Even if you’re saving toward some long term goal, you might be tempted to spend a bit of the money you’ve saved.
With an online savings account, you won’t be driving past your local bank branch every day or stopping in to handle other financial chores.
This means that the extra money you’re saving will be out of sight. Out of sight means out of mind, which means less temptation to spend your money.
Better mobile experience
Online banks, by their very nature, have to offer fantastic online and mobile functionality.
Almost every bank has an app or website, but online banks tend to have the best, making it easy to do your banking on the go.
For those who are worried about the safety of their money, rest easy.
Online banks, just like brick and mortar banks, are covered by FDIC insurance. This insurance coverage covers up to $250,000 per depositor, per account type at covered banks.
Even if the online bank that you’ve used to open an online savings account goes bankrupt, the FDIC will reimburse you for any amount lost, up to the insurance limit.
means that your money is as safe as it can be, whether it’s in a traditional or online savings account.
What Kind of Account is Right for You?
If you’re still unsure whether you should open an online savings account or a traditional one, consider these questions.
Are you comfortable with technology?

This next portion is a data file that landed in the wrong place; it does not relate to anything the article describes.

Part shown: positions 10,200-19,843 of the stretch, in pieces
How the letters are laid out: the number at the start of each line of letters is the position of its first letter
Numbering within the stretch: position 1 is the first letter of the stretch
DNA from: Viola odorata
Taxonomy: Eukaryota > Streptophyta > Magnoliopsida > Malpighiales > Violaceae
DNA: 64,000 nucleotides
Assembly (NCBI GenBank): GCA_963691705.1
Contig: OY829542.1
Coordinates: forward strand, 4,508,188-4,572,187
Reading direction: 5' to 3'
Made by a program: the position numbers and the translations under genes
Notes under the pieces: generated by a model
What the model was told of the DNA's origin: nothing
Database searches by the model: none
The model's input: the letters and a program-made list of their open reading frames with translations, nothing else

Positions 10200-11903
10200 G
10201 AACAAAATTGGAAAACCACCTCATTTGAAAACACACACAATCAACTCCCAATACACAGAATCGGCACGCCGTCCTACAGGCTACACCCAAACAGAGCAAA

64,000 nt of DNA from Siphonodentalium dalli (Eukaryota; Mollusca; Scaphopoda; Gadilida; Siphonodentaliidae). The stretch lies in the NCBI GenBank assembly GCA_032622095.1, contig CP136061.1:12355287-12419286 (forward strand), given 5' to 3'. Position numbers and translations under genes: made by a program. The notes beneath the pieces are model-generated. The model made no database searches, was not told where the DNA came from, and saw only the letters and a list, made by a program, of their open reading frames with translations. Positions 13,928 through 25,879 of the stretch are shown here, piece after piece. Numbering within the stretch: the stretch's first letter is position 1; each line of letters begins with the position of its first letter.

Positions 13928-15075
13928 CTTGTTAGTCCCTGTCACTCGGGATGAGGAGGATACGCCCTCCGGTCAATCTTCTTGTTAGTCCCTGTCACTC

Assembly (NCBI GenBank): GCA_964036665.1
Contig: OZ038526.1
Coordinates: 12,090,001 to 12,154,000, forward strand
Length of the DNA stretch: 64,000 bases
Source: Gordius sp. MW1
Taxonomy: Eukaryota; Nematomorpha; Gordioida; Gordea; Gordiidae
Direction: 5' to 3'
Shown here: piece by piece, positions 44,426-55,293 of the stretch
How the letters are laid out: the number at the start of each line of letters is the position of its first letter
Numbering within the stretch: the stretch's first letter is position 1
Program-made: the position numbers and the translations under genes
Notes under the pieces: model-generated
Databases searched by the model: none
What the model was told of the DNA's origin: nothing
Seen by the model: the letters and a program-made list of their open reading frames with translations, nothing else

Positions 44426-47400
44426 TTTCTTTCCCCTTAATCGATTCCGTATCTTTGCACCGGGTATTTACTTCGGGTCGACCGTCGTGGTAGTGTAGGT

If you’re a technophile, handling online banking apps and websites will be no trouble for you.
If you’re technophobic or just bad with computers, you might have more trouble managing your money or have to deal with a learning curve.
Do you visit your current bank regularly?
If you visit your bank regularly and everyone there knows your name, you might want to hang on to your traditional bank accounts.
If you do most of your transactions by ATM, you’ll do fine with an online bank.
How important is face-to-face help?
Online banks charge fewer fees and pay more interest, in no large part because they need less staff.
Working with a brick and mortar bank means you can get help in-person when you need it, but you’re paying for the privilege.
Most Important Features of a Savings Account
Choosing the right savings account is important, but there are so many options that it can get overwhelming.
These are the factors to use when comparing your options.
Savings accounts have two purposes:
- keeping your money safe
- helping you grow your savings by paying interest
Look for the account that offers the best interest rate.
Settling for an account that pays less is like giving up free money.
Savings account fees are becoming more common, but is your money really safe if it’s in danger of being eaten up by fees?
Look for an account that charges no monthly fees.
Access to Your Money
Finally, think about how easy it is to get to your money when you need it.
If your online bank has a very limited ATM network or limits your daily withdrawals, you might have trouble getting the money that you need, when you need it.